Lately I’ve been asked a lot about why I do what I do by other writers and random people I deliver talks to.

Recently I participated in a panel about The Ghost In The Shell Controversy at Anime North and had originally written initial thoughts here – comparing the movie to a sub-par hamburger. Before the panel started, a fellow panelist whispered, “I’m glad that we have a token Asian on this panel!” Yup, I was the only non-white person on a panel which was about diversity.

Originally I wasn’t sure if we had enough material to fill an hour criticizing this Japanese manga based movie, but the audience filled the air with questions. The audience was very respectful and really wanted to understand why there was a controversy. A few panelists believed that nothing should change and things were fine. It was a bit disappointing, but I thought it was good that they had a forum to voice their opinions.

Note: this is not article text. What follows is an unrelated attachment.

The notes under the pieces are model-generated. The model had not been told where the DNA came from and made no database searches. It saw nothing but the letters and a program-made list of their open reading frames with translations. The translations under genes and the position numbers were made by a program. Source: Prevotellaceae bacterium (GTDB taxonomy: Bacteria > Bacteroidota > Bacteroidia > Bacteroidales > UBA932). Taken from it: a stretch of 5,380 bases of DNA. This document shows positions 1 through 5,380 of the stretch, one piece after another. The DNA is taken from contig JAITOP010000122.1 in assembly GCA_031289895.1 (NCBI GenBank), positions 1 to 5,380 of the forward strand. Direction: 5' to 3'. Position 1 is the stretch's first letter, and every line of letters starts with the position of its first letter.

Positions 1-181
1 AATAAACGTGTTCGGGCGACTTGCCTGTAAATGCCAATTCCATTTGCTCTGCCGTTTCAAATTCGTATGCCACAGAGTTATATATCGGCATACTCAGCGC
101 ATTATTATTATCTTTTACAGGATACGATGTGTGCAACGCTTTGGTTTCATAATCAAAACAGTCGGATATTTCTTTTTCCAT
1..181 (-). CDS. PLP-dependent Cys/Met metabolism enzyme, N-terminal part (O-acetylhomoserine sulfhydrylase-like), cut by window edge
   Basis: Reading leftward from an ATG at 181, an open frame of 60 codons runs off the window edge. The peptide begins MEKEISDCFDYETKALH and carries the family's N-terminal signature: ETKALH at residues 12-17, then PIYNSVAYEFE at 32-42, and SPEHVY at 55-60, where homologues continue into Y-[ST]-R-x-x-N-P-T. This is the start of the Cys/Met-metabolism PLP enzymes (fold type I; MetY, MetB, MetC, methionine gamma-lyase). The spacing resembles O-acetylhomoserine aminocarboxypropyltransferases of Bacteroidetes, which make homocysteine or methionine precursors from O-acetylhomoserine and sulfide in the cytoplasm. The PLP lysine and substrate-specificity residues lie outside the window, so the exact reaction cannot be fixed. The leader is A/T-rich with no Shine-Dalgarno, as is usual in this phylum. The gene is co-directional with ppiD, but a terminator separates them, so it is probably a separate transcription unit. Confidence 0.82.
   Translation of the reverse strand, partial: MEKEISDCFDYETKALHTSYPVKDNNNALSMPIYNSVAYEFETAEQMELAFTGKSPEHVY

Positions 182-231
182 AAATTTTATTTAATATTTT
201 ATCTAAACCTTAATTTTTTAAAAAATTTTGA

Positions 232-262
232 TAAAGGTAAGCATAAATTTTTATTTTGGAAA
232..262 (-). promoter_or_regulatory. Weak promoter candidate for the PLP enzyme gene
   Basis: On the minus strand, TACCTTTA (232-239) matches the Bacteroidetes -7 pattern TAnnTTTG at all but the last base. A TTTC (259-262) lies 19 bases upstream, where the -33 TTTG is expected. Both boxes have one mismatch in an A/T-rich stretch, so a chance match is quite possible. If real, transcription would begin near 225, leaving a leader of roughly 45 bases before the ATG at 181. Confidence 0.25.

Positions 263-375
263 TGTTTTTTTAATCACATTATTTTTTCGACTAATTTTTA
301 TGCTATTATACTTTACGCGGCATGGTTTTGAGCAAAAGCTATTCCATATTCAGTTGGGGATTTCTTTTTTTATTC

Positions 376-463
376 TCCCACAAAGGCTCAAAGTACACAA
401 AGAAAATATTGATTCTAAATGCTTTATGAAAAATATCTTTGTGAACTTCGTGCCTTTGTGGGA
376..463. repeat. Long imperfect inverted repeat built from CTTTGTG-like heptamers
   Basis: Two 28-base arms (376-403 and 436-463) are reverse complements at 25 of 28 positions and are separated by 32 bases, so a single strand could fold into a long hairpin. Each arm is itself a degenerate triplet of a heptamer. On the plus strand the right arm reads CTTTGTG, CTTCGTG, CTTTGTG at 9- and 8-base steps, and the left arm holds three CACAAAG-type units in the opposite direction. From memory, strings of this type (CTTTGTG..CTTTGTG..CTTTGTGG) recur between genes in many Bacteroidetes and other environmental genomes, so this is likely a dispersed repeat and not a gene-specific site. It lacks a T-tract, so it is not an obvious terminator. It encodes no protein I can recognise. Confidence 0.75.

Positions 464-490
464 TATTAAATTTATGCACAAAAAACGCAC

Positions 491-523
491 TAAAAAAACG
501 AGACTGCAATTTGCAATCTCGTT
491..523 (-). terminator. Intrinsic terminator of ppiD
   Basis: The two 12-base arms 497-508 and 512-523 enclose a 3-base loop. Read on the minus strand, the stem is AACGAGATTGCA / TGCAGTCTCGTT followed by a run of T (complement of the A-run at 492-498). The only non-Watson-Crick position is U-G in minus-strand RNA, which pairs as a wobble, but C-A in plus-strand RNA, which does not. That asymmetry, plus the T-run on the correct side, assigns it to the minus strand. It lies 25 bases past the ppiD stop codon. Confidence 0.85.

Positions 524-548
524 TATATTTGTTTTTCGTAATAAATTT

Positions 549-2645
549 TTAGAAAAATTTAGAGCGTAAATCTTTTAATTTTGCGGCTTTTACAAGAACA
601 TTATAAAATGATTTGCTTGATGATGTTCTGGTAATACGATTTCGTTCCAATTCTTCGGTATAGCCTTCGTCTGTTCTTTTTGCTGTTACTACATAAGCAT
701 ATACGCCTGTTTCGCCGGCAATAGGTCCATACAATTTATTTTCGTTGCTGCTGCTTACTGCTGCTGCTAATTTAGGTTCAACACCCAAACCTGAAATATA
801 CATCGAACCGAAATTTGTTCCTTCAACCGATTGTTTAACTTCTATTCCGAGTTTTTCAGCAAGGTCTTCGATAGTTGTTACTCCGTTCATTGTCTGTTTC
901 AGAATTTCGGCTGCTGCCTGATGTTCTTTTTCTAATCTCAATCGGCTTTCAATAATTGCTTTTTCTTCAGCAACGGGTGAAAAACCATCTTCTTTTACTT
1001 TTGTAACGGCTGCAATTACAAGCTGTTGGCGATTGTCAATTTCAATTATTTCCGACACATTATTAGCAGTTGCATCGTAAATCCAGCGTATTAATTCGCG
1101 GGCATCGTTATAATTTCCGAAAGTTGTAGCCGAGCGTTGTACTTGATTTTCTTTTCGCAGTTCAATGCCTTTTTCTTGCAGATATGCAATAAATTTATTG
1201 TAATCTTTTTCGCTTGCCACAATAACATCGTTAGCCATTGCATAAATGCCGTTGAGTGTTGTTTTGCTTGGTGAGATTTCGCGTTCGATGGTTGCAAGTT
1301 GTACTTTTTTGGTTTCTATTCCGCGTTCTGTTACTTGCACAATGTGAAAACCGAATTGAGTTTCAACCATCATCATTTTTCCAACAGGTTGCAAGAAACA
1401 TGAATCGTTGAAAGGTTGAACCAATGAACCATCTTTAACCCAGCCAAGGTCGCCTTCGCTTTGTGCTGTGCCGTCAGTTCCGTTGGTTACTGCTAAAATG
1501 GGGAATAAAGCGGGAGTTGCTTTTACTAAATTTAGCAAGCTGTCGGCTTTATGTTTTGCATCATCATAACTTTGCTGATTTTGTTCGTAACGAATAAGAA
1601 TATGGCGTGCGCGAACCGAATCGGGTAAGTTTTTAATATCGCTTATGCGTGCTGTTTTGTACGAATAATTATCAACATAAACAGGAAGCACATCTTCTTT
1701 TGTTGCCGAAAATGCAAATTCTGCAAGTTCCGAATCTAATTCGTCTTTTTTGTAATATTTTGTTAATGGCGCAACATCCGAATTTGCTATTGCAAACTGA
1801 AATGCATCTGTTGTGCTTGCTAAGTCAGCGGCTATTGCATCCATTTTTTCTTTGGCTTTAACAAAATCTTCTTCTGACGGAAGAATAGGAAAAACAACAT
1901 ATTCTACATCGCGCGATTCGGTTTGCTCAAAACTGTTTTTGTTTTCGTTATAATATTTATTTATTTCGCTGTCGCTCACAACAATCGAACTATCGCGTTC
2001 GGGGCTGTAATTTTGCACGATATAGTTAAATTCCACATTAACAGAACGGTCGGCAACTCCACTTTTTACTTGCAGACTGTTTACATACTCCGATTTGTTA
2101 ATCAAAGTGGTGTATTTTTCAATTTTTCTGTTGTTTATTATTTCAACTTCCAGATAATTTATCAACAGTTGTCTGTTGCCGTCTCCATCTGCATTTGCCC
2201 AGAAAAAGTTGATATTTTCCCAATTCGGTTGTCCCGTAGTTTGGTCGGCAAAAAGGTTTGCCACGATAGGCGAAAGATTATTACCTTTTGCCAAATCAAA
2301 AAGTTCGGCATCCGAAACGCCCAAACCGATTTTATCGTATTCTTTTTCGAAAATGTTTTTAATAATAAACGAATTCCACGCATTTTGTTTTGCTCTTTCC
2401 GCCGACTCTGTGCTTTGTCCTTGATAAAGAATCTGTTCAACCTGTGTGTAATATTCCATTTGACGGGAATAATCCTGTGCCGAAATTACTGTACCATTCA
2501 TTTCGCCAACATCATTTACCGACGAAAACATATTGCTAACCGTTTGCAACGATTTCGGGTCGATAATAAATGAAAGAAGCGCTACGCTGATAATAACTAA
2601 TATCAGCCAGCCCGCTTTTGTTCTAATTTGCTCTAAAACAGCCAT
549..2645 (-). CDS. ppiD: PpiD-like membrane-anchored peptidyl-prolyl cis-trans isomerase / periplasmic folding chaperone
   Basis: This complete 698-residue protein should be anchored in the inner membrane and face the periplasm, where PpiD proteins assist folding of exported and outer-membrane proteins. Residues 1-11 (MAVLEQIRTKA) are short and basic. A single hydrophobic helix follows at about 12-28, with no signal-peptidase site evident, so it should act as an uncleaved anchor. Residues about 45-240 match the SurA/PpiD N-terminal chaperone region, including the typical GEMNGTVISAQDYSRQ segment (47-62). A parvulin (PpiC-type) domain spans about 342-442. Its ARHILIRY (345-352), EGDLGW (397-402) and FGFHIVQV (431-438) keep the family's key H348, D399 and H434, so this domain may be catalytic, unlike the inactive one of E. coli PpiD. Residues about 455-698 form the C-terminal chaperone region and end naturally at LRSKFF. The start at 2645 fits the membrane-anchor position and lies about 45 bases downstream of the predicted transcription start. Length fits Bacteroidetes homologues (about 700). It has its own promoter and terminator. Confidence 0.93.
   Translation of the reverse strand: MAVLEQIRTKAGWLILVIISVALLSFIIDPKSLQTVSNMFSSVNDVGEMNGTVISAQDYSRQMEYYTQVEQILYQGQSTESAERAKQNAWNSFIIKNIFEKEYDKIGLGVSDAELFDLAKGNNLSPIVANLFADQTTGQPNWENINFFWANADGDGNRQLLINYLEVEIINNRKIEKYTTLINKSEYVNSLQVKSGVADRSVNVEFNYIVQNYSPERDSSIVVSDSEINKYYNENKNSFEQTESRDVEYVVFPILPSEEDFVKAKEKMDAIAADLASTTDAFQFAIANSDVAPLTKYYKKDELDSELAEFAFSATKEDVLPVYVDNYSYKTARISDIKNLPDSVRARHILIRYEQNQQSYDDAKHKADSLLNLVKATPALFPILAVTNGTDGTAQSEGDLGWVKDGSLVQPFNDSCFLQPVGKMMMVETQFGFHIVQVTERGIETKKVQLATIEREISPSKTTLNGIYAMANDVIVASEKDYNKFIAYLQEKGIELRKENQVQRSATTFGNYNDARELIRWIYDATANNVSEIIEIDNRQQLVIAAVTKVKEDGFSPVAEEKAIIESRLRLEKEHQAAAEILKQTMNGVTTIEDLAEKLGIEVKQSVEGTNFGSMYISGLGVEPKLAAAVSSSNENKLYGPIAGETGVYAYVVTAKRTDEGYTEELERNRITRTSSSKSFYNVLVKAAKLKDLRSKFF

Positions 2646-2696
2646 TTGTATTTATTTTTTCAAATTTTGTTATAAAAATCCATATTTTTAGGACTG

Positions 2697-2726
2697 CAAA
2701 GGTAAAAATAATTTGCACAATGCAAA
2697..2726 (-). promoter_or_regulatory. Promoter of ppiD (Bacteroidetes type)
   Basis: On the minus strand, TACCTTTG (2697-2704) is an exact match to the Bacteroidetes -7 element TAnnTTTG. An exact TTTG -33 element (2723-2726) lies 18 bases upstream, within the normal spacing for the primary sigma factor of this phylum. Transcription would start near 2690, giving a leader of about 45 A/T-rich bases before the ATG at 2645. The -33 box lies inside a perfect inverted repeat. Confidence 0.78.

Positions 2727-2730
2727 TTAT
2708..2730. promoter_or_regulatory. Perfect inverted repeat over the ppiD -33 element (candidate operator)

I was impressed that another panelist said that their issue was that the movie was about an Asian girl who grew up to become a white female robot and they found this horrifying as well as sad. That being Asian was not perfect and the worst! After they said this, black girls in the audience started snapping their fingers in the air!

We were asked again and again why there was a diversity problem in this movie. Finally I blurted out, “The issue is that the Asians in Asia don’t care about the Asians in North America!” An Asian girl approached me at the end and thanked me for that.